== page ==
CBD can lower blood pressure by working on the CB1 receptors in the endothelium. It can release nitric oxide, helps dilate the blood vessels and decrease blood pressure [1]. 

A study showed that CBD is capable of reducing blood pressure in users who also have increased heart rates [2]. 

CBD’s antioxidative and anti-inflammatory properties may also help treat inflammatory conditions that surround high blood pressure as well [3]. 

Hence, CBD has been showing promising results in being able to reduce high blood pressure. However, since reserpine is used in cases of severe hypertensive patients whose previous treatment failed despite using first-line antihypertensives, CBD may not be able to work on that level just yet. So while it is a good adjunct and may even replace hypertensives in mild cases, it may not be adequate for use in severe conditions. 

What is Reserpine (Serpasil)? 

Reserpine is a peripheral prescription-only, adrenergic inhibitor derived from the rauwolfia family of plants. This alkaloid is extracted from the roots of Rauwolfia serpentina and Rauwolfia vomitoria. It’s most commonly used for treating hypertension and often combined with hydrochlorothiazide (a diuretic, also used for treating hypertension).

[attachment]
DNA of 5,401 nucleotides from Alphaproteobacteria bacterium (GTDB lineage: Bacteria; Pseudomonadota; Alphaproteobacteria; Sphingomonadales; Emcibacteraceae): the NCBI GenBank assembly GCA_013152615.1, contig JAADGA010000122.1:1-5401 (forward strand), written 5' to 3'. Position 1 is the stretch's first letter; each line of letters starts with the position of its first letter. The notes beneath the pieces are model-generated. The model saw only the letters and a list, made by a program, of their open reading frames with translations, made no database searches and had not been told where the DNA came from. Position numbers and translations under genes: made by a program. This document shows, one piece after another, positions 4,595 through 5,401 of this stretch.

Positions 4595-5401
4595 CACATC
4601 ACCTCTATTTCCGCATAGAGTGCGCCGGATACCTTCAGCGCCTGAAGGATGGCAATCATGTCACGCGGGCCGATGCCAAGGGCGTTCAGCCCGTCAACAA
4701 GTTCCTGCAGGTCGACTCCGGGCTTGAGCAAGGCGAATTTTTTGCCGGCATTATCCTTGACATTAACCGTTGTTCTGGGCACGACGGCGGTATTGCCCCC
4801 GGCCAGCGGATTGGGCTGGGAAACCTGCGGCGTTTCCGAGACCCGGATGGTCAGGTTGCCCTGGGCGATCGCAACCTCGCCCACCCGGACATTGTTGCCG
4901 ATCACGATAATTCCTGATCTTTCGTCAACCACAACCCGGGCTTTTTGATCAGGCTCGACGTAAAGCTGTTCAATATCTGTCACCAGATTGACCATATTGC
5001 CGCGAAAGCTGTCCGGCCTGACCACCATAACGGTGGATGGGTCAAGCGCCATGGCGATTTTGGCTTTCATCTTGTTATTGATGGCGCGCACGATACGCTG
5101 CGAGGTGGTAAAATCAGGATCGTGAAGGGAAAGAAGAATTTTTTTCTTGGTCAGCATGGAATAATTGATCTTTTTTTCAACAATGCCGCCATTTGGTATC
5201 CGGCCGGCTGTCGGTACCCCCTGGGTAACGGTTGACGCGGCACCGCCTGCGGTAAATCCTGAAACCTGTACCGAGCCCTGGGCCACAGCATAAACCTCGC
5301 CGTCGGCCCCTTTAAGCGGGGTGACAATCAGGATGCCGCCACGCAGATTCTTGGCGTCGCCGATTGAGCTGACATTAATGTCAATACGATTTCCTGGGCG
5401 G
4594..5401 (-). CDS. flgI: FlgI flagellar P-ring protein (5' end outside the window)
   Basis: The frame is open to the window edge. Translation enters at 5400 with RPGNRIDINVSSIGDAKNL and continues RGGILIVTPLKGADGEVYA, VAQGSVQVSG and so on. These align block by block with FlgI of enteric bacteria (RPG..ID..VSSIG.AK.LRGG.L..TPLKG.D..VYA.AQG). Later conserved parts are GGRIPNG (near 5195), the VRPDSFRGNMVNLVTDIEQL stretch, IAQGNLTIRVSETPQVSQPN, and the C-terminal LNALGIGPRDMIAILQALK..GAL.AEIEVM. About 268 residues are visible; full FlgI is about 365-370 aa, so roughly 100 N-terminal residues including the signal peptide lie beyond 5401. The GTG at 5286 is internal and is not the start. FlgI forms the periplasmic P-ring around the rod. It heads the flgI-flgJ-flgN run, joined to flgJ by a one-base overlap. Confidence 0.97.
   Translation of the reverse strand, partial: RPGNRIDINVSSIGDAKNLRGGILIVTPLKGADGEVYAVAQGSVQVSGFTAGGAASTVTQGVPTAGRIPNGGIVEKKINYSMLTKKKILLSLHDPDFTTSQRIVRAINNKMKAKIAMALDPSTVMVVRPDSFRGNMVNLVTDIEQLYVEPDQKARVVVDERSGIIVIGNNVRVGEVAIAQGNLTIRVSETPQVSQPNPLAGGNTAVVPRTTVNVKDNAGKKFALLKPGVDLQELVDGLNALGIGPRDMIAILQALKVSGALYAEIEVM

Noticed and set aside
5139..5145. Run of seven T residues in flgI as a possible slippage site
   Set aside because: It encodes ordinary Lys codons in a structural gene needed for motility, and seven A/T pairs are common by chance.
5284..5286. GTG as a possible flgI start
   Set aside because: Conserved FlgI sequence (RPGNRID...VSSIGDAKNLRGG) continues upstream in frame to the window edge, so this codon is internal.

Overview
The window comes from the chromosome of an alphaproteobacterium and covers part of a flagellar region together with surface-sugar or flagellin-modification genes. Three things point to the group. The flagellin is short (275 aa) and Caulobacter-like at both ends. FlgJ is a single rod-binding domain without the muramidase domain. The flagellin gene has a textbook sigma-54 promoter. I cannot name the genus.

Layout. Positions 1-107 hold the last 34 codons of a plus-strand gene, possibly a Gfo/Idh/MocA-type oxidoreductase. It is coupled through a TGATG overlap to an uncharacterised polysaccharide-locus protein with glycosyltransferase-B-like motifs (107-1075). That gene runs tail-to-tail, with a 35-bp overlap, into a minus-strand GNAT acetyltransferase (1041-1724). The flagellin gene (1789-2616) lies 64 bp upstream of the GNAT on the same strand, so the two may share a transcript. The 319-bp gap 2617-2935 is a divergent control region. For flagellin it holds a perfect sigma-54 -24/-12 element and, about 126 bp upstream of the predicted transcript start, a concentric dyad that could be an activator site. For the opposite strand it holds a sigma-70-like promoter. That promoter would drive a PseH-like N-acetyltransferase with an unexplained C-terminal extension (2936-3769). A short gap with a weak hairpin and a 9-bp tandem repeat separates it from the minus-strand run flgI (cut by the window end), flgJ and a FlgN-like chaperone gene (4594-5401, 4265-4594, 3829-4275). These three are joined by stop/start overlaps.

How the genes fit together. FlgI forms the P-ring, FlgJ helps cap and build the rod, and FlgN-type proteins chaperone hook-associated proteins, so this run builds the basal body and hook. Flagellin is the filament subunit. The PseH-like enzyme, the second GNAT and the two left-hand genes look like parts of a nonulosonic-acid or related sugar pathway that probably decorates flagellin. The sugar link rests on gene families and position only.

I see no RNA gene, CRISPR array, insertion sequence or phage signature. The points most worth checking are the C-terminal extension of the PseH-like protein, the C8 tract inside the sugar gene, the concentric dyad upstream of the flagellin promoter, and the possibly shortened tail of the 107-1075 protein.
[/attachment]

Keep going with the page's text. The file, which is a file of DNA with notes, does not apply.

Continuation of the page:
Reserpine is no longer protected by patents and is therefore available in both brand name and generic forms. The most common brand name for reserpine is Serpasil. 

Reserpine (Serpasil) Specs:

Drug Name Reserpine
Trade Name  Serpasil, Serpalan, Adelphane, Hydrap-ES, Renese-R, Salutensin, Serathide, Serpex
Classification  Peripheral Adrenergic Inhibitors
CYP Metabolism  Unknown
Interaction With CBD  Agonistic, Metabolic competition 
Risk of Interaction Moderate Risk

Other Names For Reserpine (Serpasil)

Reserpine is sold under many different names. All share a similar level of risk of interacting with CBD or other cannabinoids.

Other names for reserpine (Serpasil) include:

  • Adelphane
  • Hydrap-ES
  • Renese-R
  • Salutensin
  • Serathide
  • Serpalan
  • Serpex

What Does Reserpine (Serpasil) Do?